|ProperSupposition||“proper supposition occurs when a term supposits for what it properly signifies“||subkind of Supposition|
|Material||Ockham defines it material supposition (Summa of Logic I.64, § 10) as follows:|
“Material supposition occurs when a term does not supposit significatively but supposits for an utterance or for an inscription.
Notice that if the phrase ‘taken significatively’ does not mean what I have claimed it does, then on any other reasonable interpretation the term ‘utterance’ could never be in material supposition.
As an example of material supposition, consider the proposition
|subkind of ProperSupposition|
|Simple||“Ockham defines simple supposition as follows (Summa of Logic I.64, § 8):|
Simple supposition occurs when a term supposits for an intention of the soul, but is not taken significatively.
There’s that phrase ‘taken significatively’ again. Notice that if it does not mean what I think it does, then on the other interpretation the term ‘concept’ could never be in simple supposition. And that will turn out not to be so.
Let me give you an example of the kind of thing Ockham has in mind for simple supposition. For Ockham, recall, there are no real universals or common natures. The only universals for him are universal concepts. And even they are not universal in the sense of being metaphysically shared by many things, as realists want universals to be. They are universal only in the sense that they are concepts of many things — they are “general” concepts. Metaphysically, they are just as individual as anything else; they are individual thoughts. They are not universal in the sense of being “in many”; they are universal only in the sense of being “predicated of many.” Ockham interprets talk about species and genera as referring to these general concepts, since they are the only plausible candidates, given his ontology.
Hence for Ockham, in
Now notice: In that proposition the term ‘man’ supposits for an intention of the soul, but it is not taken significatively, since it does not supposit for men there, but for the concept. Hence it is in simple supposition.”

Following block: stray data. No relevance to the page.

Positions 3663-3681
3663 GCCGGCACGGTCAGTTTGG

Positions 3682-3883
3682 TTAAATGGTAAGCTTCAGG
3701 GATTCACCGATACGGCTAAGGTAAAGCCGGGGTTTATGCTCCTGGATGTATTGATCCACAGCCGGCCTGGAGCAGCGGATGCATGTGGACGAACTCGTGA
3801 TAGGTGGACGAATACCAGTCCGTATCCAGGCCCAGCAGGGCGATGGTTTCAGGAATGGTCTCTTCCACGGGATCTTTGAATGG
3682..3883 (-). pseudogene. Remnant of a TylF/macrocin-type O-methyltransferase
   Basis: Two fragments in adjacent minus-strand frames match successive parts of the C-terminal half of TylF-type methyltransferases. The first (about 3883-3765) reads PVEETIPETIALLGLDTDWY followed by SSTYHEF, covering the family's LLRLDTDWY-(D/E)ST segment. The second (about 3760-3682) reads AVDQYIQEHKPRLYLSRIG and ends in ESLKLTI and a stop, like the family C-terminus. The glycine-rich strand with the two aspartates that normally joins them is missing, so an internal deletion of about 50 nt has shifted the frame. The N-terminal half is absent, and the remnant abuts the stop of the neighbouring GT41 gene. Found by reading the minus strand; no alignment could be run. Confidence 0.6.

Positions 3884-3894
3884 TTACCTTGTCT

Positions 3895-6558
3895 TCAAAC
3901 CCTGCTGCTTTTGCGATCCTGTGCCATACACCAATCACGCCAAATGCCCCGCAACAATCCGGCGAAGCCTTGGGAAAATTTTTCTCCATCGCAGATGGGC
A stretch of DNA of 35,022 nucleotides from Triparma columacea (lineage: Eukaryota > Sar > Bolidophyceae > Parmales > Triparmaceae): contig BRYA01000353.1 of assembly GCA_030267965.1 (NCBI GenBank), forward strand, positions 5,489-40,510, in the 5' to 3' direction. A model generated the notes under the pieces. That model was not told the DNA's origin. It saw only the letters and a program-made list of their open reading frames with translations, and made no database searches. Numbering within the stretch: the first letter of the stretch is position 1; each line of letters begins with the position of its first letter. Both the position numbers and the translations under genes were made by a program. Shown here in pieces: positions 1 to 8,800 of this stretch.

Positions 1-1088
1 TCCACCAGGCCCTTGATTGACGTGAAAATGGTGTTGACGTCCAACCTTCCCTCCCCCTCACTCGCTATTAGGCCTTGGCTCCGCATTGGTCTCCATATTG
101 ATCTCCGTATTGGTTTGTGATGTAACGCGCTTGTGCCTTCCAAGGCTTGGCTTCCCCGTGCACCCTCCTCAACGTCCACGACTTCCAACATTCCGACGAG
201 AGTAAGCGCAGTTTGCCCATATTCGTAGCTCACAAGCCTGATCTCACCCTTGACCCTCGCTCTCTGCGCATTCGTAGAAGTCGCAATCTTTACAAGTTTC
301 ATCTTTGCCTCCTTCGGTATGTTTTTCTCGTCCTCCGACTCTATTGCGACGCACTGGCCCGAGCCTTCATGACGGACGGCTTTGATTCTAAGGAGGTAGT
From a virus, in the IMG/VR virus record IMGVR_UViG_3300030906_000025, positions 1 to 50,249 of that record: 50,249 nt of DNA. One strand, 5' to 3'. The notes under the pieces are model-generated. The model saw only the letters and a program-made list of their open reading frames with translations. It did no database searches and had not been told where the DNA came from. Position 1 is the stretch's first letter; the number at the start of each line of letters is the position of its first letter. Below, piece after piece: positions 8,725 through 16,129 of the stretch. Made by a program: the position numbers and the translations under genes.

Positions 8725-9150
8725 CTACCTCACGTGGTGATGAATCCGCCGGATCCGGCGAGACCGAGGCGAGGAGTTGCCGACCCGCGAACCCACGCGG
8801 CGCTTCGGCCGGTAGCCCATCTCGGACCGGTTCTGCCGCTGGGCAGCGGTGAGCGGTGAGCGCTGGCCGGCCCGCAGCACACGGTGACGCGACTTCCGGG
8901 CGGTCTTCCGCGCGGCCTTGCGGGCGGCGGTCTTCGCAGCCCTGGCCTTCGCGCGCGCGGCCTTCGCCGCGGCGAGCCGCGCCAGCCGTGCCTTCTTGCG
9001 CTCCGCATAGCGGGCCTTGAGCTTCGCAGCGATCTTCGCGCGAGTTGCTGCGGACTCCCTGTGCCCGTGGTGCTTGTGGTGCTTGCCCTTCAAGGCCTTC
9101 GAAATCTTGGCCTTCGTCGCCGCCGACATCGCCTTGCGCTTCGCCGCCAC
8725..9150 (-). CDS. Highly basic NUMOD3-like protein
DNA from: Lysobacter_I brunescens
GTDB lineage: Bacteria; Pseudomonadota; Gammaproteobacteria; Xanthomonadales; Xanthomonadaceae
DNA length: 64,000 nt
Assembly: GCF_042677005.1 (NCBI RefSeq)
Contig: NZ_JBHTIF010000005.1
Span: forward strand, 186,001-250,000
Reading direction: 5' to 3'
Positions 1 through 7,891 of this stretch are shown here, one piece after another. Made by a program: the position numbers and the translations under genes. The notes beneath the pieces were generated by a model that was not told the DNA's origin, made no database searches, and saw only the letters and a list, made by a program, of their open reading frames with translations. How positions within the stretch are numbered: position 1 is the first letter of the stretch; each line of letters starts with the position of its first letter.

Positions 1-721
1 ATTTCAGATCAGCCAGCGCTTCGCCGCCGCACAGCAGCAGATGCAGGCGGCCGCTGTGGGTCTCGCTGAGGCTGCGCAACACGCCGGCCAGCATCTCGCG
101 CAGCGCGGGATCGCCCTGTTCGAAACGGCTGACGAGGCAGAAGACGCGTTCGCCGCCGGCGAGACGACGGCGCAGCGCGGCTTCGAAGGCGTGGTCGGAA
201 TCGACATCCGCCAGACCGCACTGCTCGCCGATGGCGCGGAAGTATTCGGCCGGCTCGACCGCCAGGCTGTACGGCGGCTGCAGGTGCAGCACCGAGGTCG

|subkind of ProperSupposition|
|Personal||Ockham defines personal supposition (Summa of Logic I.64, § 2) as follows:|
“Personal supposition, in general, is that [which occurs] when a term supposits for its significate, whether that significate is (a) a thing outside the soul, whether it is (b) an utterance, or (c) an intention of the soul, whether it is (d) an inscription, or anything else imaginable. So whenever the subject or predicate of a proposition supposits for its significate in such a way that it is taken significatively, the supposition is always personal.
And he goes on to give some examples of the various possibilities he lists (ibid., §§ 3–6):
In each case, the term refers to or supposits for the things it (primarily) signifies, the things it is truly predicable of, and so is in personal supposition. […] A term is taken significatively if and only if it is taken for (supposits for) everything it primarily signifies.”
|subkind of ProperSupposition|
- All citations from: Spade, Vincent, “Thoughts, Words and Things: An Introduction to Late Mediaeval Logic and Semantic Theory”, Version 1.2: December 27, 2007
- Klima, Gyula, “John Buridan”, Oxford University Press, 2009
- Zupko, Jack, “John Buridan“, The Stanford Encyclopedia of Philosophy (Fall 2018 Edition), Edward N. Zalta (ed.)
First published: 26/8/2021